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Peace and Prosperity

Five Minutes Five Issues: TSA Biometrics, Atlanta Decrim. Secession, Sheriff Indicted, Nicaragua Democracy


A new episode of Five Minutes Five Issues posted on Friday. You can listen to it, and read a transcript, below. You can also find previous episodes of the show at Stitcher, iTunes, YouTube, and SoundCloud.

Listen to the new episode here:



Read a transcript of the new episode, including links to further information regarding the topics discussed, here:

The Ron Paul Institute for Peace and Prosperity welcomes you to Five Minutes Five Issues.

Starting in five four three two one.

Hello, I am Adam Dick, a Ron Paul Institute senior fellow.

Let’s start.

Issue one.

Last week, United States Senator John Thune (R-SD) introduced the TSA Modernization Act (S. 1872). For Thune, “modernization” apparently includes increasing the government’s privacy invasion and tracking people. The bill directs the administrator of the Transportation Security Administration (TSA) to “assess the operational and security impact of using biometric technology to identify passengers” and to “facilitate, if appropriate, the deployment of such biometric technology” in areas including “checkpoints, screening lanes, bag drop and boarding areas.”

The bill is moving forward quickly. Thune, the bill’s sponsor, is the chairman of the Senate committee that oversees transportation matters. On Wednesday, the committee approved the bill by a voice vote.

Issue two.

When states fail to legalize marijuana, some local governments decide to go their own way and opt out of much of the war on marijuana.

Marijuana decriminalization is on its way to Atlanta, the 400,000-plus population capital of Georgia. On Monday, the Atlanta City Council approved by a unanimous vote legislation decriminalizing possession of an ounce or less of marijuana. Also on Monday, the city mayor said he will sign the legislation.

Issue three.

Over the last two weeks, elections in Catalonia and Iraqi Kurdistan have resulted in votes in favor of independence, respectively, from the governments of Spain and Iraq.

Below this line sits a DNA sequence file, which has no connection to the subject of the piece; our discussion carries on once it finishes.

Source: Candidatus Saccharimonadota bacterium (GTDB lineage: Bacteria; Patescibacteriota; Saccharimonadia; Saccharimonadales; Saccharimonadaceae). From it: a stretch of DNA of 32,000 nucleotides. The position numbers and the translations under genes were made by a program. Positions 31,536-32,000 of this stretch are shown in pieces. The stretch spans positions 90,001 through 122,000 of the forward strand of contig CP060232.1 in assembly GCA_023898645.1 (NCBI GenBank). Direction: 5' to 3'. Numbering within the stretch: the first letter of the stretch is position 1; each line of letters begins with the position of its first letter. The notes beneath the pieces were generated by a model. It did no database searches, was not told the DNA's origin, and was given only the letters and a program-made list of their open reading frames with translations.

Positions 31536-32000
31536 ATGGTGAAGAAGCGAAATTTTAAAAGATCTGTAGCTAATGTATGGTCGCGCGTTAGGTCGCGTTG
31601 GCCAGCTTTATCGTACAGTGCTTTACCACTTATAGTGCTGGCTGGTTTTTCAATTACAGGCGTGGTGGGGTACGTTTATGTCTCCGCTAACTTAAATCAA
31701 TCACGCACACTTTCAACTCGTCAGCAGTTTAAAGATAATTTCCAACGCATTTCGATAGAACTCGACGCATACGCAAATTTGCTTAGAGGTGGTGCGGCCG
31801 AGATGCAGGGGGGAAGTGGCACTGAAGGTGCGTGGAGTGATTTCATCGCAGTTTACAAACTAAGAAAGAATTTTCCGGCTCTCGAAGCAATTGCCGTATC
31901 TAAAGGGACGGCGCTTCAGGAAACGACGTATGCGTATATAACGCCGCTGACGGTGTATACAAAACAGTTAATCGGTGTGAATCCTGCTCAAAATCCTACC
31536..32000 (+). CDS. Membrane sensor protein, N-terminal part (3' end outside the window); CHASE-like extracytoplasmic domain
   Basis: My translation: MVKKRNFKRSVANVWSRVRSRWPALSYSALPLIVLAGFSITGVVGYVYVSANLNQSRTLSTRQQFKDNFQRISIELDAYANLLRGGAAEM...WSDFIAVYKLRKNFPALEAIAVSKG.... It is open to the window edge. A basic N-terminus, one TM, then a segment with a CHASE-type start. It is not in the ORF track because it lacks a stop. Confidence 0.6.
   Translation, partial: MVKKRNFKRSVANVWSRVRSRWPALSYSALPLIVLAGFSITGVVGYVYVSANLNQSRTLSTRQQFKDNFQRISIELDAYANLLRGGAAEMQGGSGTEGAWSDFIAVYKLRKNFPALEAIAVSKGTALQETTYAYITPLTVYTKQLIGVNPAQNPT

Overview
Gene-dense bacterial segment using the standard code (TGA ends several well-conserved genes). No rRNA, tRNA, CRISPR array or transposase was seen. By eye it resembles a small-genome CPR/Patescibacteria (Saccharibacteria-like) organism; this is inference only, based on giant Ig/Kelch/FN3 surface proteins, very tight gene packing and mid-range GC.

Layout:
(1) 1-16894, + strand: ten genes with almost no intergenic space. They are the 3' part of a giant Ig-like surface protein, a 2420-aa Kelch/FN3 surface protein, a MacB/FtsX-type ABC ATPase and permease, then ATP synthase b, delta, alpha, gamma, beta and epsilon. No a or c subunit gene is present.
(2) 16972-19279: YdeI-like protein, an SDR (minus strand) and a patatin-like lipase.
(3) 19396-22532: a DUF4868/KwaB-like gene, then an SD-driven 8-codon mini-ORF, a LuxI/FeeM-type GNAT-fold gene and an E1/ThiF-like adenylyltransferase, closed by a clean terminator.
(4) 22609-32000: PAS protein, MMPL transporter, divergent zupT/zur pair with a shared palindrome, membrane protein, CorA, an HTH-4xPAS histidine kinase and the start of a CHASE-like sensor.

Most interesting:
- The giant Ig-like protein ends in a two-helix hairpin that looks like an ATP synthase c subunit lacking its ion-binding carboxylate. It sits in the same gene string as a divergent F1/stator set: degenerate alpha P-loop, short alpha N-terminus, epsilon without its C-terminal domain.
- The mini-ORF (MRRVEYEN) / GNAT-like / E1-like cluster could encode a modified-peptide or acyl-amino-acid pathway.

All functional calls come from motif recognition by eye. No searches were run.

Would independence be good for the people in these regions? Robert Wenzel wrote Monday at Target Liberty that, from a libertarian perspective, we need to dig deeper than the vote result to determine the answer. Wenzel explains:
We should recognize that separatist movements are not the discarding of state rule. They are merely the reorganizations of state rule over given areas.

The reorganization can lead to a state rule that is less oppressive or more oppressive. A separatist movement, without an understanding of the new rule that will replace the old rule, tells us nothing as to whether the separatist movement is moving away from or toward liberty--whether it will result in more statism or less statism.
Issue four.

In the April 28 and June 10 episodes of Five Minutes Five Issues I talked about the sheriff’s department of Worth County, Georgia frisking 900-plus students at a high school. These April 14 friskings were purportedly undertaken in an effort to find illegal drugs.

Brad Schrade reported at the Atlanta Journal-Constitution that, this week, a grand jury indicted Worth County Sheriff Jeff Hobby for sexual battery, false imprisonment, and violation of his oath of office related to his ordering of the friskings in which “[d]eputies allegedly touched girls’ vaginas and breasts and groped boys in their groin area.” Schrade notes that two sheriff’s deputies were also indicted.

Issue five.

The US government has for decades provided much military support for the Saudi Arabia government, including in recent years for that monarchial government’s war in Yemen. Further, the US has a long history of supporting other governments that have been far from exemplars of respecting democracy and human rights.

Yet, on Tuesday, the US House of Representatives passed by a voice vote legislation (HR 1918) condemning the government of Nicaragua for anti-democratic and anti-human rights actions. The legislation also calls for using US influence to oppose any international loans “for the benefit of the Government of Nicaragua, other than to address basic human needs or promote democracy, unless the Secretary of State certifies and reports to the appropriate congressional committees that the Government of Nicaragua is taking effective steps” related largely to improving democratic and human rights conditions in the country.

There is plenty of reason to be skeptical of the democracy and human rights rationale for this legislation. More likely, the reasons for action against Nicaragua relate to advancing US imperial objectives and the profits of politically-connected businesses and individuals.

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That’s a wrap.

Transcripts of Five Minutes Five Issues episodes, including links to related information, are at the Ron Paul Institute blog.

Five four three two one.
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